Save your pennies so that when the need for something becomes much more apparent, you'll have a better budget.
    Yes! And what chazpat said about considering a skills course or coach. Saying the bike could be better without details about problems, limitations, or desired improvements is saying nothing aat all. There's nothing wrong with your bike a better rider wont fix.

    When got my Fuel EX8 earlier this year I got my LBS to throw in a set of pro line carbon bars because my last bike had carbon bars and I felt they helped prevent numb hands. I also put on my favorite WTB saddle and some Ergon grips. I made these changes because I knew what it took to maximize my comfort on the bike. I considered upgrading the hub engagement, but opted to ride the bike awhile first. I found 54 POE to be more than enough for me and passed on the upgrade. After 6 months, I'm starting to think about a lighter wheelset and moving up to SLX or XT brakes, but honestly the stock wheels and brakes work fine. Hard to justify the expense. My .02 fwiw.
    Veni vidi velo!

  35. #35
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    Quote Originally Posted by Bills View Post
    Thanks for all of the replies. I will definitely look into some coaching, training so that the rider improves as one of my first upgrades.

    So is there any location that would give the benefits for certain upgrades or changes? With motorcycles less rotating mass makes the motorcycle accelerate faster, so lighter wheels come up to speed quicker than heavy ones. THIS IS MOSTLY TRUE WITH BICYCLES, BUT THE RIDER IS RESPONSIBLE FOR PUTTING OUT THE POWER.

    I think I understand more gear range, but don’t know how much change I would feel going from a 46 to a 50 max tooth cassette. GOING FROM 46 TO 50 WOULD GIVE YOU AN EASIER GEAR TO CLIMB WITH, AND LIKELY WOULDN'T HAVE ANY EFFECT ON ACCELERATION.

    I’d like to know if the same works on MTB’s, since my experience is less on bicycles. I am guessing that most things would translate but haven’t experienced it yet.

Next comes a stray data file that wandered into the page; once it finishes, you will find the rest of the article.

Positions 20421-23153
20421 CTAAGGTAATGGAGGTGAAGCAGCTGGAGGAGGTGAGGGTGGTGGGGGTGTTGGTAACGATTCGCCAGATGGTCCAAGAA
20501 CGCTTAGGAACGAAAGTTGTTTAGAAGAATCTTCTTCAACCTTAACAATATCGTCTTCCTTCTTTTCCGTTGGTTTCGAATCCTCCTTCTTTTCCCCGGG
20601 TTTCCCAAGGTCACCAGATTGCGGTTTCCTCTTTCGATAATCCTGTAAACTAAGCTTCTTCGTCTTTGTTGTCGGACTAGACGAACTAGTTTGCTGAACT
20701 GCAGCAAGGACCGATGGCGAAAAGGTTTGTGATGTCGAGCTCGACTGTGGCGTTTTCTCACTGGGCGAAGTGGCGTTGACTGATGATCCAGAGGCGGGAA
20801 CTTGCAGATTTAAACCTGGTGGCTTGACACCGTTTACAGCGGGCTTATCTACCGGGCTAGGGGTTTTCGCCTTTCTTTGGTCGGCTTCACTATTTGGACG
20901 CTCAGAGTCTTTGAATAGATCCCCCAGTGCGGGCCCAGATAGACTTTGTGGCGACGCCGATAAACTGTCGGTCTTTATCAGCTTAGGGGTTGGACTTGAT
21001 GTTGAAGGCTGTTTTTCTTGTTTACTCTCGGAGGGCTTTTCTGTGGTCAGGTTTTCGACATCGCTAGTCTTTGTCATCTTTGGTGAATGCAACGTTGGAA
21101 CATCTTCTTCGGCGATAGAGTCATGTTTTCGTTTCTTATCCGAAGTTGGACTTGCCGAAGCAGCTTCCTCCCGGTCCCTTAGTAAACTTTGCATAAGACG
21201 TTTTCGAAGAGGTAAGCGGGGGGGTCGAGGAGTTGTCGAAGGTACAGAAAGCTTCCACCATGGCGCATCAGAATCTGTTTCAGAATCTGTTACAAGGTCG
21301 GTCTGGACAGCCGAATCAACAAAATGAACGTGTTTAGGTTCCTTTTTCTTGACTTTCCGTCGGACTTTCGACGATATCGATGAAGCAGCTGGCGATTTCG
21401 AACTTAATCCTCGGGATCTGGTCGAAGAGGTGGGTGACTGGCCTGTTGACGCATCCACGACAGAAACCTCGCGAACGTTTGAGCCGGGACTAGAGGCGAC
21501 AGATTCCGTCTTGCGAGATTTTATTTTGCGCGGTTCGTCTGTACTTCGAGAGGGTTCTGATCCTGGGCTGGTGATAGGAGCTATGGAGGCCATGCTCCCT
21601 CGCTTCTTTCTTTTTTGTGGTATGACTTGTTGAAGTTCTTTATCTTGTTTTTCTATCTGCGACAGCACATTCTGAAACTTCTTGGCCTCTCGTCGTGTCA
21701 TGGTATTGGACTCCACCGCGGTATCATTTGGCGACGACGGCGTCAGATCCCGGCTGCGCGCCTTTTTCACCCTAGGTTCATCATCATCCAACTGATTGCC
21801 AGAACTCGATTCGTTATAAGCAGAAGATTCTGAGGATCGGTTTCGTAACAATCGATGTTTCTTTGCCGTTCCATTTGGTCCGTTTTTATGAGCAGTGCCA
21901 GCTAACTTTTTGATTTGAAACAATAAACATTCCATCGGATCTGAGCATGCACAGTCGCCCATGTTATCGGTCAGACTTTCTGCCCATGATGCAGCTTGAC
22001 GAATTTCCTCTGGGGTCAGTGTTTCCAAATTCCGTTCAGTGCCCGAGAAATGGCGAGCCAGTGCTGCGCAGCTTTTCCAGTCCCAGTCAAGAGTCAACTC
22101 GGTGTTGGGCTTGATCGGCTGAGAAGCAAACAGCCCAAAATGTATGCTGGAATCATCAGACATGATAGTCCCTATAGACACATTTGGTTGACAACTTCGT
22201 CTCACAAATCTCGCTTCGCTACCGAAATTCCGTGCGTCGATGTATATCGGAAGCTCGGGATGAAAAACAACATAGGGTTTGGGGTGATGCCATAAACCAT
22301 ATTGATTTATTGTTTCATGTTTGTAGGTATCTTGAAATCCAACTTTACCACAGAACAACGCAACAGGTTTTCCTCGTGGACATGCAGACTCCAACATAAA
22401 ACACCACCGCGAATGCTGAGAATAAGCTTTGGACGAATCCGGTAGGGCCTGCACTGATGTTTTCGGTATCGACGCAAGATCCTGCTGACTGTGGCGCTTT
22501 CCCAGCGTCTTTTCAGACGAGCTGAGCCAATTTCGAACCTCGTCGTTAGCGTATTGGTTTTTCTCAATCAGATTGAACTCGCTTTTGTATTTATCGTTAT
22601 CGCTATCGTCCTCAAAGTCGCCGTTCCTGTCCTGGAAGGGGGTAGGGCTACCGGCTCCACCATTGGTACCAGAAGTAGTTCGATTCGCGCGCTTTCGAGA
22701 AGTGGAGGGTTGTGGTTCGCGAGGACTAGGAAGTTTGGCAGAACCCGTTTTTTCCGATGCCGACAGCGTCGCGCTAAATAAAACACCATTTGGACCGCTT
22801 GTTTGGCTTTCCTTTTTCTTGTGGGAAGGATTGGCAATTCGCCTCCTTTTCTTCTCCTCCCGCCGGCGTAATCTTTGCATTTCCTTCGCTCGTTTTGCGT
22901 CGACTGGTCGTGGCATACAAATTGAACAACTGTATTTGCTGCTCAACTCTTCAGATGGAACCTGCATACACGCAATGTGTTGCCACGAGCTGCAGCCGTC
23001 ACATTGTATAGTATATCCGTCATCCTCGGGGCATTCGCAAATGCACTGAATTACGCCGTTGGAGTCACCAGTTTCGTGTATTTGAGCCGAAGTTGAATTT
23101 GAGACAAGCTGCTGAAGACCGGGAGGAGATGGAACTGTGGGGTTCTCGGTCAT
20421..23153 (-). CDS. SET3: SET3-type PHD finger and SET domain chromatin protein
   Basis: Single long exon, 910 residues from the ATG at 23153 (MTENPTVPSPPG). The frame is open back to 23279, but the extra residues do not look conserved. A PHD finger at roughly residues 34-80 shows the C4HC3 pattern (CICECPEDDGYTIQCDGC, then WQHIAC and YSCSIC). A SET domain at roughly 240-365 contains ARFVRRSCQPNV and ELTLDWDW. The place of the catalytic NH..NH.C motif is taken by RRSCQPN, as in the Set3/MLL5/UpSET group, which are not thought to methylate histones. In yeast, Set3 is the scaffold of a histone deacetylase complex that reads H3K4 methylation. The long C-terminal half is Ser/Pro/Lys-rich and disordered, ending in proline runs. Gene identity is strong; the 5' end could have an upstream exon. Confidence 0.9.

What would lighter wheels do for the ride? WHEELS ARE EXPENSIVE. YOUR STOCK WHEELS SHOULD SERVE YOU WELL.
    How much would more gear range be noticeable? DEPENDS ON YOUR FITNESS.
    I do like the saddle suggestion and may look into that. GET A SADDLE THAT FITS YOUR SIT BONES.
    What do carbon bars do? (Do they absorb some of the vibration)? CARBON BARS TEND TO BE A WASTE OF MONEY.
    Grips, mine are Stock Bontrager. What do you look for thicker, thinner, what is the difference? WEAR OLD ONES OUT THEN WORRY ABOUT THIS.
    Clip in pedals? I use the Bontrager flats, and don’t think I want to clip in? USE FLATS AND 5-10 SHOES.
    Sintered metallic brake pads? What’s the difference? More initial bite, or stronger? DON'T WORRY ABOUT THIS.
    How about oval chainwheels, what does that do? NOT A WHOLE LOT OF DIFFERENCE.
    What are the right shoes? It was mentioned and I just use old ones I had around.... 5-10s ARE THE STANDARD GO-TO SHOES.
    Using motocross gloves now they seem fine, is there something better? WHATEVER IS COMFORTABLE

    Sorry to ask so many random questions, but figured I might as well since I have already been called a “fat ass pizza eating console warrior with a stripper for a mother”. So what the heck. Lol
    Do you even know how to ride, bro?

    Your biggest concern right now should be learning to ride and building fitness. The weakest link right now is most definitely you. If you have a little money to spend, sign up for Lee McCormack's online mountain bike school (llbmtb.com) to get your bike setup and attack position dialed (his method is the best in the business, IMO), then move on to the skills lessons. If you do that, you'll have a solid foundation for riding.

  36. #36
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    Quote Originally Posted by blundar View Post
    Not all upgrades are mounted on the bike specifically:
    Good saddle (My favorite is WTB Pure V)
    Grips (I like ESI Chunky & ODI Rogue lock-ons)
    Good set of MTB pedals (I like Race Face)
    I also have a few different length stems to adjust bike fit to perfect as I like it.
    Hydration pack (I like Osprey Viper)
    Padded pants
    A good MTB helmet with a sun visor (Giro)
    Some decent padded gloves
    Bug spray
    Sun block spray
    Finish Line dry teflon lube
    A couple of extra bike tubes & tire patch kit (if you do not ride tubeless)
    Some plastic tire levers
    A good floor pump
    An accurate pressure gauge
    Multi-tool to bring with you when you ride
    I have tires that are more aggressive for wetter conditions, and another set for fast dry XC.
    Most importantly, ride the hell out of that bike until the wheels fall off. Don't fuss about updating things on your bike. Build up your fitness and skill levels first, and go to as many different trails as possible.

    The list I had posted before may seem long, but if you look closer there are 4 basic categories:

    1. Contact points and what you wear on those... (pedals, grips, seat) (soft rubber grippy sneakers, padded gloves, padded shorts).